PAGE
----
What zeroconf does not do, which many people don’t seem to understand, is provide any real help in actually creating the connections. Lots of people, myself included, seem to think “Rendezvous” is this magical tool that does all the network communication for you. (That is, I used to think that way – I know better now.) Really, all it does is give you an IP address – nothing that a relatively tech savvy person couldn’t do on their own, at the application level. The communication actually takes place over the typical channels – regular socket communication.

So, although Zeroconf/Rendezvous is cool, it’s not an “end all/be all” to network communication. Just something to keep in mind.

redlandbot bugfix

Posted in Semantic Web on February 2nd, 2005 at 23:56:42

My pet Python project is redlandbot, the most popular manifestation of which is julie, an irc bot. Basically, the service allows for adding data from a URL to the local model, and then running RDQL queries against that model. As the name implies, it’s built as a layer on top of Redland, using the Python language bindings.

One of the biggest complaints about using julie, or at least, one of my biggest complaints, is that it requires namespaces to be used explicitly in some cases. Or should I say, that *was* was one of my biggest complaints: I just fixed it.

From now on, julie will automatically add namespaces to a query. It checks if there already are any (by looking for ” using <"), then adds the rest of the predefined namespaces, trying to match syntax. There may be some commands which break because of multiple spaces between "using" and "<". If there are any, feel free to fix them by simply pulling the namespaces out of the command: they will be added automatically. This allows for more complex queries with less work, which is always a good thing. Any bugs can be reported to me. This has been on my wish/todo list for way too long, and it's good to have done. I should really work on fleshing out julie/redlandbot as a web service a bit more, I think. It'd be nice to be able to just set up the service on a webpage, and use the ircbot as a very high level transport between IRC and the web interface: this would allow me to move the bot around a bit more, without needing to install Redland to use it (occasionally a bit of a pain, due to dependancies, mostly because I suck at resolving them without root).

Python Special Interest Group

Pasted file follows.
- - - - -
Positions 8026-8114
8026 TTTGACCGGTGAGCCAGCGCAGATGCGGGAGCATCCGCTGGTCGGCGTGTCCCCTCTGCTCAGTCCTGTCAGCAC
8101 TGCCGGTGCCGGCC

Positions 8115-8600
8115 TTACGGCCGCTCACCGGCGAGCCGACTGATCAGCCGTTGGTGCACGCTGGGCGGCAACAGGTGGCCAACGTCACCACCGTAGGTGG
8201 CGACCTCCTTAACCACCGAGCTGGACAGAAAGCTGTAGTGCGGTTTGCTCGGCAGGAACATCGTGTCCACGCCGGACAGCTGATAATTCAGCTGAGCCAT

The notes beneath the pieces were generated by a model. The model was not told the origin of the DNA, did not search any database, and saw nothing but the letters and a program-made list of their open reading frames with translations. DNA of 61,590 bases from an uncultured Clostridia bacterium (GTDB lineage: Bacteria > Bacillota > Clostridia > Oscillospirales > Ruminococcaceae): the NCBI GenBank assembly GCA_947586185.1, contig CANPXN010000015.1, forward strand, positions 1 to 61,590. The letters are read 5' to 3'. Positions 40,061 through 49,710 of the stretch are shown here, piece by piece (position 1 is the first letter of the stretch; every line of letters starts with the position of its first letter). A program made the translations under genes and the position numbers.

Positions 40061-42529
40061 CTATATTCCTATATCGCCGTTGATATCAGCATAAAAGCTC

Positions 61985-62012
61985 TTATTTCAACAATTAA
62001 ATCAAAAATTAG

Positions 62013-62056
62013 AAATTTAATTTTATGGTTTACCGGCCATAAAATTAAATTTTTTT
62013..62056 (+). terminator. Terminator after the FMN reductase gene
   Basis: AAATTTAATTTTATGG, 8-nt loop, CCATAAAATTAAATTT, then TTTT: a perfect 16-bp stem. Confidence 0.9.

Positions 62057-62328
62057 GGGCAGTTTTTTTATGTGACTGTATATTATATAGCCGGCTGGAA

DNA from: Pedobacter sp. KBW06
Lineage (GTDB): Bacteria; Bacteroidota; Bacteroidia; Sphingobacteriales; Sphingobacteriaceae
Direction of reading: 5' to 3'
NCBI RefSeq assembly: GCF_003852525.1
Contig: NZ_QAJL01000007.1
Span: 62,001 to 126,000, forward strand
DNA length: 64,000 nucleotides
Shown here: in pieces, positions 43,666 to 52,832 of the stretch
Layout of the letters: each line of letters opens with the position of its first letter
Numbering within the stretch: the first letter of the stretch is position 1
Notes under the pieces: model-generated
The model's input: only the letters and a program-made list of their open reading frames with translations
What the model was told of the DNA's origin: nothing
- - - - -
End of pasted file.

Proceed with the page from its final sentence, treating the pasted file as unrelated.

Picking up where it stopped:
Posted in Python, Symbian Python on February 2nd, 2005 at 23:50:48

Recently, a number of local Python users have assembled some form of organization, to the point that there is actually now relatively regular meetings of these groups of people (before other Linux Users Group gatherings, thus far). With the recent Nokia Python announcement, there’s been some renewed interest in my mobile python work, so I’m hopefully going to get some of that into shape over the weekend for a demonstration to the group on Monday, assuming I can make the meeting.

For those of you who have an interest in Python: What do you think would be interesting to a bunch of Python coders as a demonstration? Is there something that’s particularly spiffy that I could show off, or convert from being a command line application to being a cell phone application? Note thave I’m thinking relatively simply here: I only have a relatively limited memory space to work in, and I only have a small subset of modules to work with, and I’m in Python 2.2.

So, what do you see as being interesting topics/programs to demonstrate to the world the power of Python on the cell phone?

I’m really looking forward to getting together with a bunch of like-minded hackers, and racking their brains on what I can do better. I’ve never really had a good development process before, but Python developers seem to have one, especially the ones that I’ve seen discussing things on the mailing list. I’m used to LiveJournal’s spaghetti code, or writing in PHP which is typically not so well tested. It’ll be interesting to enter conversations with a group of more “formal” developers than myself.

Just looking for thoughts on what I should be working on.